Fresh Rigatoni with Ragu Bolognese

Dining date: 2/5/12


I recently purchased a KitchenAid stand mixer (due to a deal I could not refuse) and immediately had dreams of freshly baked breads, cookies and pastries. However, while researching optional attachments, I came across the pasta extruder, a play-doh like attachment that basically pushes dough into various shapes to be cut. I had to have one.

I’ve made fresh pasta once before a couple of years ago with a manual pasta roller…it’s been sitting in the cabinet ever since. I found it to be pretty difficult and time consuming, and my result wasn’t even up to par with dried pasta. However, the extrusion method is much easier. Basically, a dough is made and pushed through various dies to create different shapes, then are cut manually. No need to roll pasta over and over.

Inspired by this post on food, je t’aime I set out to make fresh rigatoni with a ragu bolognese from the Mozza cookbook. The ragu was fairly easy – it took a lot of time (most of it idle), but had a lot of room for error. The pasta, on the other hand, had to have a dough that was just right. One thing’s for sure; every chef and cookbook has their own pasta recipe. I tried a number of them, but so far have found this one to work best for me. Interestingly, it requires no eggs, no kneading and no resting.

Pasta dough (food, je t’aime)

5 oz all purpose flour
5 oz semolina flour
4 fluid ounces warm water

1. Weigh flour and place in bowl of stand mixer.
2. With the paddle attachment, mix on low slowly dribbling in water to produce a wet and crumbly dough.

The dough is cut into walnut-sized pieces and fed into the extruder. It’s pretty fun to do (as long as it turns out well) and makes fresh pasta pretty quickly. The dough is the tricky part; if it’s too sticky/wet, the pasta won’t hold its shape and will get stuck together. If it’s too dry, extrusion becomes noticeably more difficult and the resulting pasta becomes too dense.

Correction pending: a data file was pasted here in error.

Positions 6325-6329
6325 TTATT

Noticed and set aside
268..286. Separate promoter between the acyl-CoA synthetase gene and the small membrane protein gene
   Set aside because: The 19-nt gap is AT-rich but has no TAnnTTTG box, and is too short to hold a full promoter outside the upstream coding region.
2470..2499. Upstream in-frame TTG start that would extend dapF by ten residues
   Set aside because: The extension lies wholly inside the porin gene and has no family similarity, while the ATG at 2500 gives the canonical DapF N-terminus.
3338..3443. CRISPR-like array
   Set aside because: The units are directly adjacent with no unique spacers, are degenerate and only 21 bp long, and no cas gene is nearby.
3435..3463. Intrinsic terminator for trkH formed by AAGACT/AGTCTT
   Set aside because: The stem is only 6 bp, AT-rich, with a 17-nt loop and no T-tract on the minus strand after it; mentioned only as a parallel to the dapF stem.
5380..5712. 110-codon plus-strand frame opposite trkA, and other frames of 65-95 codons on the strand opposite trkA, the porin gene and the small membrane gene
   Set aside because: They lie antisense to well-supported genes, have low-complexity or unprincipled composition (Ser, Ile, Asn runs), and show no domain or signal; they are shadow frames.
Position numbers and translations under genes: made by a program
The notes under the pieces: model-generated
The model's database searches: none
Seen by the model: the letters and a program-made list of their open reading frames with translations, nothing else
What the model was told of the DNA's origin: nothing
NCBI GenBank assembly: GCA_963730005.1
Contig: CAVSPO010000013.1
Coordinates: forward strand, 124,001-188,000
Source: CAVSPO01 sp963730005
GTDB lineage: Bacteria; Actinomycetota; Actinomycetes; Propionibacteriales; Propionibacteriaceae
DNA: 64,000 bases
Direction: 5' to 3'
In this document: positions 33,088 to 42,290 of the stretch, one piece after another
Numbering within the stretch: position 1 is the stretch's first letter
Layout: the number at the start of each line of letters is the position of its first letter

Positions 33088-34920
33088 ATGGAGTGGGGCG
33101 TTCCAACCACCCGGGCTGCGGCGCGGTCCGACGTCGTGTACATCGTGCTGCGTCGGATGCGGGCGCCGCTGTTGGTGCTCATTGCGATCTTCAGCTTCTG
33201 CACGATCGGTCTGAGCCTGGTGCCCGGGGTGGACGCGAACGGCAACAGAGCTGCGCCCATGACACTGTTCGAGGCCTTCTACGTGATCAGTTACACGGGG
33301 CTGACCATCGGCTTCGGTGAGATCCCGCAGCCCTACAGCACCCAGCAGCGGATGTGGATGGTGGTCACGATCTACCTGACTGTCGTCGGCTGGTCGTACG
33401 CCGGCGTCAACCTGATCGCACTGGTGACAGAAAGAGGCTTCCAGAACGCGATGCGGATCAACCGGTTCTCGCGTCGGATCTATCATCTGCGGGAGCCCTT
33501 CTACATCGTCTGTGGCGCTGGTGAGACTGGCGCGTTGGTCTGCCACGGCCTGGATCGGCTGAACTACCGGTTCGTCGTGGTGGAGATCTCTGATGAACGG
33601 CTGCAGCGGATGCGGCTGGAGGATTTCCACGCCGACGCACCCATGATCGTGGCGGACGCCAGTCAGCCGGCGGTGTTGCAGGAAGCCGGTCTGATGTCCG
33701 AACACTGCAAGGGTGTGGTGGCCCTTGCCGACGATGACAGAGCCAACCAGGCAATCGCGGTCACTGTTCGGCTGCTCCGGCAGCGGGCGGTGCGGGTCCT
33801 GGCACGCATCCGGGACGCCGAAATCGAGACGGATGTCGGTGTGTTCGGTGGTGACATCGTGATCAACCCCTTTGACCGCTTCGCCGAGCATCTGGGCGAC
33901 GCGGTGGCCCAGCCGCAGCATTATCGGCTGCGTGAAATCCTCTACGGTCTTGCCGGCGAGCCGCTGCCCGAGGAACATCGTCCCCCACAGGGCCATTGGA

fresh rigatoni

To pair with the rigatoni, I went with Mozza’s ragu bolognese.

Ragu bolognese (The Mozza Cookbook)

2 tablespoons extra virgin olive oil
8 garlic cloves
2.5 ounces pancetta, roughly chopped or ground
1 cup soffritto
1/2 of a 4.5 ounce tube double-concentrated tomato paste
1 pound ground veal
1 pound ground pork
2 teaspoons kosher salt
1/2 teaspoon freshly ground black pepper
1/4 teaspoon freshly ground nutmeg
1 cup dry white wine
3 cups chicken stock
3/4 cup whole milk

1. Combine oil and garlic in bowl of a food processor. Add pancetta and puree until ingredients form a homogenous paste.
2. Cook mixture over medium heat until the fat from the pancetta is rendered, about 5 minutes, stirring constantly to prevent the garlic from browning.
3. Stir in the soffritto and cook for about 1 minute.
4. Move the vegetables to create a bare spot in the pan, add the tomato paste to that spot and cook for 1 minute.
5. Add veal and pork, season with salt, pepper and nutmeg and cook, stirring occasionally, until all of the juices released from the meat have cooked off and the pan is almost dry, about 10 minutes.
6. Add the wine, increase heat to medium high and cook until the wine has evaporated and the pan is almost dry, about 10 minutes.